I love the U.S. Open for two reasons. First, it exudes despair, agony and pain. So in terms of how I relate to golf, it speaks to me. As someone who struggles to make pars and routinely finds himself embarrassed and spiritually denuded by the game’s evils, I watch the U.S. Open every year with the kind of schadenfreude that some psychologists might term clinically disturbing. Or so I’ve heard.
But conversely, I think I love the U.S. Open because it is just that: Open. Meaning there is a way, theoretically, I could find myself playing in it. Just like there’s a way, theoretically, I could find myself living on Mars.
Of course, the U.S. Open’s open-ness is what makes choosing its winner so difficult. But that hasn’t stopped me, despite the fact that my choices to win the U.S. Open, like all of my legendary major championship prognostications, have been so decidedly and wildly incorrect: Boo Weekley in 2013 (missed cut), Bill Haas in 2014 (T35) and Phil Mickelson in 2015 (missed cut). My ridiculously complicated and relatively pointless statistical formula hasn’t exactly helped, either. Nevertheless, several Excel spreadsheets later I am ready to release my choice to history.
This year’s U.S. Open venue is rich with a history of excellence and despair. Oakmont prides itself on its brutish past and presence. When Angel Cabrera won in 2007, he played freakishly well and finished at 5-over. This is like winning the Olympic decathlon with a broken leg and a bad case of whooping cough. This week, the descriptions of Oakmont have taken on the sort of language usually reserved for cataclysmic spectacles that require their own made-up, name, like Snowpocalypse or Mt. Midoriyama.
But this year’s U.S. Open is rich with another quality I find appealing: Obscurity. Which in its own way is a kind of despair. The field is replete with players who barely have standing in the world of professional golf, unless you consider “standing” to be what Roy McAvoy had in Tin Cup. More than half the participants teeing it up at Oakmont on Thursday have a world ranking outside the top 100, 53 of those are not currently in the top 300 and a full 32 players either do not have a world ranking or are positioned outside the top 1,000 players in pro golf. In a way, no different than you and me.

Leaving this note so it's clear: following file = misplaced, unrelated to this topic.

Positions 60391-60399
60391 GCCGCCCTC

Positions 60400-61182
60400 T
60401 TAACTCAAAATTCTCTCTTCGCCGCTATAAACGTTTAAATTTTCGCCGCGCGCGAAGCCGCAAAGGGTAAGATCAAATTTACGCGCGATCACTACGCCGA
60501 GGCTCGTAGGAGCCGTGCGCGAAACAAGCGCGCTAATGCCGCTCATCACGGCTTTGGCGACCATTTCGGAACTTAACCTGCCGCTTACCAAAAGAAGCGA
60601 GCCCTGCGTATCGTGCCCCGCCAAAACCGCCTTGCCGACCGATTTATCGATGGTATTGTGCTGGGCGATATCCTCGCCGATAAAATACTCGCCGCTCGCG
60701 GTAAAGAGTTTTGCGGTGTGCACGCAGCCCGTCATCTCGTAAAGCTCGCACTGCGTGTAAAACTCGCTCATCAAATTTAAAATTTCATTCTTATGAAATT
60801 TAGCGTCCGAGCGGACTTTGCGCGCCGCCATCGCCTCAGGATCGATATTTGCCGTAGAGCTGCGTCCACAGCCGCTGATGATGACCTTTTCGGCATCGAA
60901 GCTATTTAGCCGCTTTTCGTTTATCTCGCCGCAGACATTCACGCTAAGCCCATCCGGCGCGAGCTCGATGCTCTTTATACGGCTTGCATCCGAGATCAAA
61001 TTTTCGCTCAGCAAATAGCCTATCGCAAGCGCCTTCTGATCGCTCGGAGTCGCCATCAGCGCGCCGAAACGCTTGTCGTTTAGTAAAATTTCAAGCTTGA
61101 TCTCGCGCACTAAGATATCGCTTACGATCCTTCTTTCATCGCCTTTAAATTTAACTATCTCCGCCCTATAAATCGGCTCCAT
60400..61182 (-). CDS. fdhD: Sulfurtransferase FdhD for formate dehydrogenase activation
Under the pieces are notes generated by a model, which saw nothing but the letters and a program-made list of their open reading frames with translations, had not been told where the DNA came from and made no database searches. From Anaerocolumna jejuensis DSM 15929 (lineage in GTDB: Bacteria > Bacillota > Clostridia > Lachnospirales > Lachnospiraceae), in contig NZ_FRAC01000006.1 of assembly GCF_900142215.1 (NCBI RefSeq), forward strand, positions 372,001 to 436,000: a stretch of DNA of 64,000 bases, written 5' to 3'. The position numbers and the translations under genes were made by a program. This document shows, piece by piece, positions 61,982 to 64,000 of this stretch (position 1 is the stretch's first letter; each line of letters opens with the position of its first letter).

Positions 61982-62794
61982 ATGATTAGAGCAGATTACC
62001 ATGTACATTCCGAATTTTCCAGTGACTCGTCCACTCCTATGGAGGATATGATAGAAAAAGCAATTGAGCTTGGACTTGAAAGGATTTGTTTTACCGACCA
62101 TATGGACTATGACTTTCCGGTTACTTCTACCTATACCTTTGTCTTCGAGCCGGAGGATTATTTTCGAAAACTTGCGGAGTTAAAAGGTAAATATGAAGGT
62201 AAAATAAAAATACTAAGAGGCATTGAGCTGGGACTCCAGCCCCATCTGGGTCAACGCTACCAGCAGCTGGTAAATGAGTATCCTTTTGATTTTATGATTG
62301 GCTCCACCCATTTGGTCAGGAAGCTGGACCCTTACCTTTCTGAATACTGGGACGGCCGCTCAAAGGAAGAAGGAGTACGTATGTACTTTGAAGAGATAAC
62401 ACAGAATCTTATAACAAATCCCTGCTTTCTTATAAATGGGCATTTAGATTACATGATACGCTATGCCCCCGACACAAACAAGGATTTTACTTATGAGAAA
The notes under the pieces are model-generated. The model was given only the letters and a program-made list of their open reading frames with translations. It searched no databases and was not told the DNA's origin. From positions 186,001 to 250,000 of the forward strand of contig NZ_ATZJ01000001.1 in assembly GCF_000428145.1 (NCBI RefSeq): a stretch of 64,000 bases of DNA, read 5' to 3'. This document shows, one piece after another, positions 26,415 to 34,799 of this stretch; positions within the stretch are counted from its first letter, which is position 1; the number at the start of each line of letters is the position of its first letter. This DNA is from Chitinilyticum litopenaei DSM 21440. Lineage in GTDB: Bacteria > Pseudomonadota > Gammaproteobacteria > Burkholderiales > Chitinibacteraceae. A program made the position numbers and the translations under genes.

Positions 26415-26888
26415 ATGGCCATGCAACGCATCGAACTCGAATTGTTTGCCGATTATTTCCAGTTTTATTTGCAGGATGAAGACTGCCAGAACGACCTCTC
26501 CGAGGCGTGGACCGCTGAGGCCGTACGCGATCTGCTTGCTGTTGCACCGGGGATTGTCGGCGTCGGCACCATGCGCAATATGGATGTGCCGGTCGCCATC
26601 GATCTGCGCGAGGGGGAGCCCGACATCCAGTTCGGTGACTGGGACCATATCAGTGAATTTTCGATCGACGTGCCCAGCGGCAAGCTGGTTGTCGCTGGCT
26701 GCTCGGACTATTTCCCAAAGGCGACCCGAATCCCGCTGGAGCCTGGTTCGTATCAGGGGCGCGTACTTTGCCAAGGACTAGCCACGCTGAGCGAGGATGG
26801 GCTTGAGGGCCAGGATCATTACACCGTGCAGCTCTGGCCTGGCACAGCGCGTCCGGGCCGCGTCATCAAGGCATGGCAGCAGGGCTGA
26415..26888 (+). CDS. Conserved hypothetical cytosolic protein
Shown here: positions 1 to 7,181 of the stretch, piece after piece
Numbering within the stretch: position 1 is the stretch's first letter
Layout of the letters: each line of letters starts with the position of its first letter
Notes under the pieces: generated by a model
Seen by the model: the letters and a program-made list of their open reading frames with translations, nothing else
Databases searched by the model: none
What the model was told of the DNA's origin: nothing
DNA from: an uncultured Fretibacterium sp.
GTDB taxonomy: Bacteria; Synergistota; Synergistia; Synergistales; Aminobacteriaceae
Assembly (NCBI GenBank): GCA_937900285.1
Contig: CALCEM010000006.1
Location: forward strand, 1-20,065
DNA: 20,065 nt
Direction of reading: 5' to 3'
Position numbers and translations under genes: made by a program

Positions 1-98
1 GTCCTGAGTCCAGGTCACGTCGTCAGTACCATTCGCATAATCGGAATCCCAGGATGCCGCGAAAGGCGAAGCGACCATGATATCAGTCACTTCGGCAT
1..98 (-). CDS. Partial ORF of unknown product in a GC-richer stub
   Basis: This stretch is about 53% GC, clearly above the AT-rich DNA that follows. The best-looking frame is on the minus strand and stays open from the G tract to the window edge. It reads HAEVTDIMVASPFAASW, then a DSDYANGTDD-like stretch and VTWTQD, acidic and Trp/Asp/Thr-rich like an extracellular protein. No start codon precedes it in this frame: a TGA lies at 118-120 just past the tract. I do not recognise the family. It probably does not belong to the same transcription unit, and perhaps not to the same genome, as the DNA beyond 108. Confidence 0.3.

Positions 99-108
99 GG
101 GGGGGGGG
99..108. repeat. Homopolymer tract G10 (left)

The collection of no-names, not-yets and never-gonna-bes that make up the bulk of this year’s U.S. Open are some of its best stories. You can have your pre-race, media center favorites like Jordan, Jason, Rory, Rickie and Bubba. I prefer the overlooked and enigmatic, the washed away detritus or unformed golfing zygotes lingering in the corners of professional golf. Stories like those of Thitiphun Chuayprakong (No. 375), who won a trophy with a tiger on it earlier this year in Bangladesh and gained a spot in this year’s U.S. Open thanks to the withdrawal of a different Tiger; or Jason Allred (No. 754), a U.S. Junior champion from the (Bill) Clinton years who is one of 27 players to make it to Oakmont by navigating both local and sectional qualifying; or Gregor Main (No. 1,714), whose fourth best career finish, according to the Official World Golf Ranking website, is a missed cut.
But as much as I love those stories, even I know those guys and their kind aren’t winning a U.S. Open.